Sometimes God’s judgment takes a very simple form. Romans 1 paints a picture of what happens in any culture that has no use for the Lord.

God gives them up for judgment.
Every time that happens, things get worse, not better.

God’s patience doesn’t last forever!

God warns and calls and pleads with people to turn to him. But if, after many entreaties and many opportunities, a nation says, “God, we don’t need you,” then the Almighty replies, “Have it your way.”

God steps out of the way and leaves that nation to its own devices. The result is always the same. God will not stand in our way if we want to drive off the cliff. His judgment is often to do nothing as we plunge to our own destruction.

That’s where America is today.
We have decided we don’t need God, and we don’t want him.
The Lord says, “Have it your way, but you won’t like the result.”

God’s Promise to the Hard-Hearted

Did you know you can have a new heart?
You don’t have to stay the way you are.

Here is God’s promise to you:

“I will give you a new heart and put a new spirit within you; I will remove your heart of stone and give you a heart of flesh” (Ezekiel 36:26 CSB). One translation gives us the last part of that verse this way: “I will remove your stubborn hearts and give you obedient hearts” (NOG).

God will give you a new heart!

My friend, this promise is for you! If you are tired of your stubbornness, but you can’t seem to change, claim this verse. Stand on it. Believe it. Ask God to make it come true in your life.

The first step is to admit your true condition: “God, I confess my heart is cold toward you. My sins have separated me from you. I’m coming to you asking for a new heart and a new start.”

Jesus died so you could have a new beginning. His blood covers every sin, including the sin of a hard heart. Could Pharaoh have been saved? Could he have been forgiven? The answer is yes. But he chose to remain hard and bitter and rebellious toward the Lord.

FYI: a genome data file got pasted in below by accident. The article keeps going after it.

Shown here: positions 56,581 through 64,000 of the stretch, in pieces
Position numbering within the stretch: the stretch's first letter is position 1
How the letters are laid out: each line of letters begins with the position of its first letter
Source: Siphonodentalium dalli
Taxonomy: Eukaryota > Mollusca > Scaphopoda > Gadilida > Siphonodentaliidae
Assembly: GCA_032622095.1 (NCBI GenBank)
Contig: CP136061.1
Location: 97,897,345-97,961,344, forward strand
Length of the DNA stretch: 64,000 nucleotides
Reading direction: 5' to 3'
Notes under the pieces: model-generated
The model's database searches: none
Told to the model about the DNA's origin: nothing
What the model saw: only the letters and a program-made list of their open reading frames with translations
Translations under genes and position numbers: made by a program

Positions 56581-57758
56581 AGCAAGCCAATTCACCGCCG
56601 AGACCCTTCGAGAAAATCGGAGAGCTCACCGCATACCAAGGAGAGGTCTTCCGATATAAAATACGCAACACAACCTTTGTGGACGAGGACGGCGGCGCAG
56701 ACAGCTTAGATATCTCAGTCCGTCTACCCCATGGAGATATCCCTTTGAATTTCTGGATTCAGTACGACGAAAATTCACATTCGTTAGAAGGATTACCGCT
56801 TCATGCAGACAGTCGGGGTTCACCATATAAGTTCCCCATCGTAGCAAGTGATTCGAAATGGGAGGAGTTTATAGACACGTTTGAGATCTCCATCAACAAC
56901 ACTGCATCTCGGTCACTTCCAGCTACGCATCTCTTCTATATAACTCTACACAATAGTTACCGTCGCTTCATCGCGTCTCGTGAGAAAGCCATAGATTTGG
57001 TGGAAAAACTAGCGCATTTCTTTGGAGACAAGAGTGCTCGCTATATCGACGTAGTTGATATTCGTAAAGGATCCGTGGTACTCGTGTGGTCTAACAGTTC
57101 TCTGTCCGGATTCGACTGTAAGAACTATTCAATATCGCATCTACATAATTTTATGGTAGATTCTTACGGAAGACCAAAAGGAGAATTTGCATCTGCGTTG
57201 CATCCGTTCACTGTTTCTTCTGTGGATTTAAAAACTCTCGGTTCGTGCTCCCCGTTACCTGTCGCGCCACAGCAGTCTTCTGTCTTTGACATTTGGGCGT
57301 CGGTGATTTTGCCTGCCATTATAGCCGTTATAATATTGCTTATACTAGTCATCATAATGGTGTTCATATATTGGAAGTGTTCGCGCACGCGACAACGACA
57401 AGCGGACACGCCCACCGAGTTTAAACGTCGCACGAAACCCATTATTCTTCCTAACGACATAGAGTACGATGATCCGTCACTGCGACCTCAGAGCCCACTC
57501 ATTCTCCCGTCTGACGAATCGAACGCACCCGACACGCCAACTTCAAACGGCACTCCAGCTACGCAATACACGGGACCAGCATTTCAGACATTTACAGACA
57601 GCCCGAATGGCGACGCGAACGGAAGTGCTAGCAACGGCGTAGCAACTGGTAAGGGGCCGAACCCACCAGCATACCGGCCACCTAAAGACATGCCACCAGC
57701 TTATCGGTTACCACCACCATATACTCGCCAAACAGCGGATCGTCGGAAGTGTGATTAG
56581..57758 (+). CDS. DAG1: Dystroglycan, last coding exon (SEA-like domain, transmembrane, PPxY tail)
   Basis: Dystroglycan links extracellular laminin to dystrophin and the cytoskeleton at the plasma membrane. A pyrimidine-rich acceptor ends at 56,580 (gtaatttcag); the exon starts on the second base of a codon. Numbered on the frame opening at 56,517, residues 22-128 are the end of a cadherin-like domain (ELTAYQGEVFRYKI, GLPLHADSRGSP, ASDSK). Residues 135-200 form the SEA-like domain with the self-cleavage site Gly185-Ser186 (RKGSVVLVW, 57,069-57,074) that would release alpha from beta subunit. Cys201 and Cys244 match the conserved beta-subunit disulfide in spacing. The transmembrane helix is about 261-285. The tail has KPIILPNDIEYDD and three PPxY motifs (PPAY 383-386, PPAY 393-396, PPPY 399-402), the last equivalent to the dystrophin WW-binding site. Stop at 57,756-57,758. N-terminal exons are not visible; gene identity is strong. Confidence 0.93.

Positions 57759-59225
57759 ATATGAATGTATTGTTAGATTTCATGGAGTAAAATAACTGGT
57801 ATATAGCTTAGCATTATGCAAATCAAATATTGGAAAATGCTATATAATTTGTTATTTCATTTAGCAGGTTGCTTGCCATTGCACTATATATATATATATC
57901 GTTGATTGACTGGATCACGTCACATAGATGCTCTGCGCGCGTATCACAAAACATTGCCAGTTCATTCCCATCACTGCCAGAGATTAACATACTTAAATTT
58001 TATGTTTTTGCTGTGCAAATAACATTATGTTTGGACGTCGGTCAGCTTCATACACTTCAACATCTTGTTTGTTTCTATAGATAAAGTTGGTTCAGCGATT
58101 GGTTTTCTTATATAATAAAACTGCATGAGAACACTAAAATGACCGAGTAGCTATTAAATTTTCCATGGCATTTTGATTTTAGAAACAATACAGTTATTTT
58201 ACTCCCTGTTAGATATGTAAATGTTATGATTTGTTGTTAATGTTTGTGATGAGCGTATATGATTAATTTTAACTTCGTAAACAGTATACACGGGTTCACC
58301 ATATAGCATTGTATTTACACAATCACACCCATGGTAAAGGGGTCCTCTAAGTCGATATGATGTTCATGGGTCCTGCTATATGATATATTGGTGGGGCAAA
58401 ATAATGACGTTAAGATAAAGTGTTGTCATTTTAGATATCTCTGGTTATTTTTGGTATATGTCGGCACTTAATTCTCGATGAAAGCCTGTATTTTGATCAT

You can’t sit on the fence forever

No one can sit on the fence forever.
At some point, you’ve got to make your move.

If you don’t come to God, you must inevitably move away from him. And if you move away, you won’t like where you end up.

I received a letter from a prisoner in Florida who had read my book An Anchor for the Soul. Let me quote a few sentences:

Pastor Ray,

How are you doing? I’m writing because I have chosen the wrong road in life. I do believe Jesus died on the cross for my sins. I read my Bible, and I also take time out of my day to read the Daily Bread.

I was raised up in the church, but as I got older I thought I knew everything. I left my parent’s house at a young age. My mother is a strong believer in Jesus Christ. She writes me all the time with encouraging words. I regret my path I’ve taken but I done the crime, now I have to do the time.

The Lord has been on my side through the whole thing. I have given my life to Jesus Christ. Without him I don’t know where I would be. I’ve given my life to the one and only friend I have. Through it all I can say God has not let me down.

The most important part of that letter is this sentence: “I done the crime, now I have to do the time.” The grammar might be wrong, but his heart is in the right place. God will bless a man who doesn’t make excuses for his bad behavior.

Run to the cross!

Run to the cross!
Put your faith in Jesus.
Ask God for a divine heart transplant.

You don’t have to stay the way you are.

The Lord Jesus can take your hard heart and by his grace make it brand new.

Do you have any thoughts or questions about this post?